Category Archives: Rapid Rewards

Massive Southwest Devluation Happens Monday, How to Beat It

Southwest Rapid Rewards points are currently worth 1.69 cents each. Starting Monday, March 31, 2014, they will be worth about 1.44 cents each.

What is the exact devaluation?

Among the Six Types of Frequent Flyer Miles, Southwest has a fixed-value program. For every dollar of the “Wanna Get Away?” base fare, you have to spend 60 Rapid Rewards for an award ticket.

So a $220 Southwest ticket with a $200 base fare would be 12,000 Rapid Rewards + $5 in taxes as an award. Here’s How to Book a Southwest Award.

For bookings made on or after March 31, 2014, the redemption rate will be 70 Rapid Rewards per dollar of base fare. That $200 base fare goes from being a 12,000 point award to 14,000 points.

Interestingly, Southwest is not just devaluing its existing points, which most of us get from credit cards. It is also devaluing flying Southwest.

You currently earn 6 points per dollar spent on Southwest “Wanna Get Away?” fares and then need 60 points per dollar to redeem those points. That works out to earning a 10% rebate on your Southwest flights through the Rapid Rewards loyalty program.

After March 31, 2014, you will still earn 6 points per dollar but need 70 points per dollar to redeem. That cuts the rebate from flying to 8.6%. I can understand a devaluation of credit card points even if I don’t like it, but I can’t see why Southwest would want to cut the rebate percentage for its flyers. I’m surprised the earning rate is not being bumped to 7 Rapid Rewards per dollar spent on Southwest base fares to keep the rebate percentage of flying constant at 10%.

This is bad news for those of us holding Rapid Rewards and Ultimate Rewards, since they transfer 1:1 to Southwest. But the bad news illustrates why holding transferable points is better than holding points from a single airline. While Rapid Rewards used past March 31, 2014 were cut in value by 17%, Ultimate Rewards used after that date have most of their uses (like transfers to United, Hyatt, or British Airways) unaffected.

This illustrates one of the main points I made in Which Miles Should You Stockpile?

Your Move

What trick can you take advantage of to beat the devaluation?

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Another Reason Miles Are Better than Cash: Free Cancellations

Using miles to book trips instead of using cash has tons of advantages:

  • Easier access to First Class and flat beds: An international First Class ticket can cost $10k or the amount of miles you can get from opening a pair of credit cards.
  • Better open jaw and stopover rules: Few revenue tickets allow you to stopover without increasing in price. Most mileage awards allow free stopovers and open jaws for no extra miles.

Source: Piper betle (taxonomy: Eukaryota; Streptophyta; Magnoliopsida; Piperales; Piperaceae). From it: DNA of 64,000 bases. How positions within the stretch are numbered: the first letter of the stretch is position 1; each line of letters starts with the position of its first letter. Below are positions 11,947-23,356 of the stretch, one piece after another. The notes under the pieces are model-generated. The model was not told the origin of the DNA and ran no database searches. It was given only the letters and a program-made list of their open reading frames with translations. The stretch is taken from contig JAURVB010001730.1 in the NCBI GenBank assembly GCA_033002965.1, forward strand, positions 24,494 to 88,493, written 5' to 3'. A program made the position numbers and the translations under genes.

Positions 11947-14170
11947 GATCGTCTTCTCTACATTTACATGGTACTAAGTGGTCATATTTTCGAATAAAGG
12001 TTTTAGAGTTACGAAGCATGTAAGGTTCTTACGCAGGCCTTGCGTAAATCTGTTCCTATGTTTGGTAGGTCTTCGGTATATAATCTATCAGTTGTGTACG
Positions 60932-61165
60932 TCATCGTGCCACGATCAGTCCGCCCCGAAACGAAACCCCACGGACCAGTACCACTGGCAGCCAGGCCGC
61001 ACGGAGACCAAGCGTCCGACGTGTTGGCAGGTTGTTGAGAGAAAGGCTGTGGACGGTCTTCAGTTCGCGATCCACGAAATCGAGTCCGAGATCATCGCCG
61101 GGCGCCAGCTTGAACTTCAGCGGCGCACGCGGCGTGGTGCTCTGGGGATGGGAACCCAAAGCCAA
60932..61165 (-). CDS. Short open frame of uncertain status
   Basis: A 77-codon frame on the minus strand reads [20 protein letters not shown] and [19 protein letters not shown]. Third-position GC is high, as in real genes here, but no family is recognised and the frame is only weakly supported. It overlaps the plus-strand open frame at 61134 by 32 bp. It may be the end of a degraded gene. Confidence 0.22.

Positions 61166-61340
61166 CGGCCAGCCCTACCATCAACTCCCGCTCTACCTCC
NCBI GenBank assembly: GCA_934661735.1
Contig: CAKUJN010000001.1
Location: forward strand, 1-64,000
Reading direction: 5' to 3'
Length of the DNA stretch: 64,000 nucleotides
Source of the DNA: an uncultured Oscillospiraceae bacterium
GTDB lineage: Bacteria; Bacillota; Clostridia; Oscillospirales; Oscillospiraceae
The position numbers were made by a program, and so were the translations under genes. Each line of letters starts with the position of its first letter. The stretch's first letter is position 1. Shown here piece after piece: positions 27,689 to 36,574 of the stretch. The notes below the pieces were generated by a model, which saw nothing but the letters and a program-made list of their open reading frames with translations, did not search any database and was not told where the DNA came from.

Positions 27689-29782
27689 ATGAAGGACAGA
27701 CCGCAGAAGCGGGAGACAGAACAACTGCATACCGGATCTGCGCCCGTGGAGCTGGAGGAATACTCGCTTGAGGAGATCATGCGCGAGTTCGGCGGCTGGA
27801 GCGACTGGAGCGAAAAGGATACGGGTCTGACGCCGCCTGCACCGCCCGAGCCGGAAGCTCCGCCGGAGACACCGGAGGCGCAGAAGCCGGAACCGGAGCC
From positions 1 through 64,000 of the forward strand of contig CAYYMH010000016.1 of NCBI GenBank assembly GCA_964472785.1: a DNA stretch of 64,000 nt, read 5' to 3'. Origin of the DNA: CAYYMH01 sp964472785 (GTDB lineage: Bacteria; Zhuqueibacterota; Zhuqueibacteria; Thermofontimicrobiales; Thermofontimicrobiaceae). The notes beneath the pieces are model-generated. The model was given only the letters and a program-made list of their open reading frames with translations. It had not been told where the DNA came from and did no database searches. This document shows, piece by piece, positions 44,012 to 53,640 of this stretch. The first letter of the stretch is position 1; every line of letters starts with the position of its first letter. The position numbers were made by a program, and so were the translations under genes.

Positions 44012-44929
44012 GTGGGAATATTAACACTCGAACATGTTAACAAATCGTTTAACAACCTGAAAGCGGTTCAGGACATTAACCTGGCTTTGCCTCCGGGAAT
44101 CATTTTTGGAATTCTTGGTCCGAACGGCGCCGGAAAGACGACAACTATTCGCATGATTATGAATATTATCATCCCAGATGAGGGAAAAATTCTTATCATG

• Some mileage awards can be cancelled for free or close to it.

This last advantage–free or very cheap cancellations–is an oft-overlooked benefit of certain mileage programs.

I can afford this seat with miles, but not cash.

I can afford this seat with miles, but not cash.

Which program allows completely free cancellations? Which programs allow cheap cancellations, as cheap as $2.50?

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The Southwest 50k Card Offers Are Back. Your Chance to Get Over $3,000 in Free Travel with the Southwest Companion Pass


How to Get Over $3,142 in Free Southwest Flights from Opening Two Credit Cards

Southwest is currently offering 50k bonus point sign ups on its personal and business credit cards after spending $2,000 in three months until November 18, 2013.

You can get both the personal and business cards at once, and after meeting their minimum spending requirements, you will have 104,000 Rapid Rewards post to your account in early 2014 if your time your spending well.

Earn another 6,000 Rapid Rewards with the cards or a few other ways–getting to 110k points total–and you will earn the best deal in all of travel hacking: a Southwest Companion Pass.

If you have the Southwest Companion pass, you can designate a companion who flies for $2.50 per segment on every Southwest flight you fly. That’s every Southwest flight–including paid tickets, regular awards, and special loophole awards–and soon to be every AirTran flight until the end of 2015.

The free travel from the 110k Rapid Rewards and Companion Pass are worth at least $3,142 even after Southwest’s recent devaluation, and are worth more if you can use some of the points in early 2014.

What is a Southwest Companion Pass? How can you get one from two credit cards? How can you ensure that you can use it for 23+ months of 2-for-1 travel?

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Bad Deals to Avoid This Week

There were some great deals this week: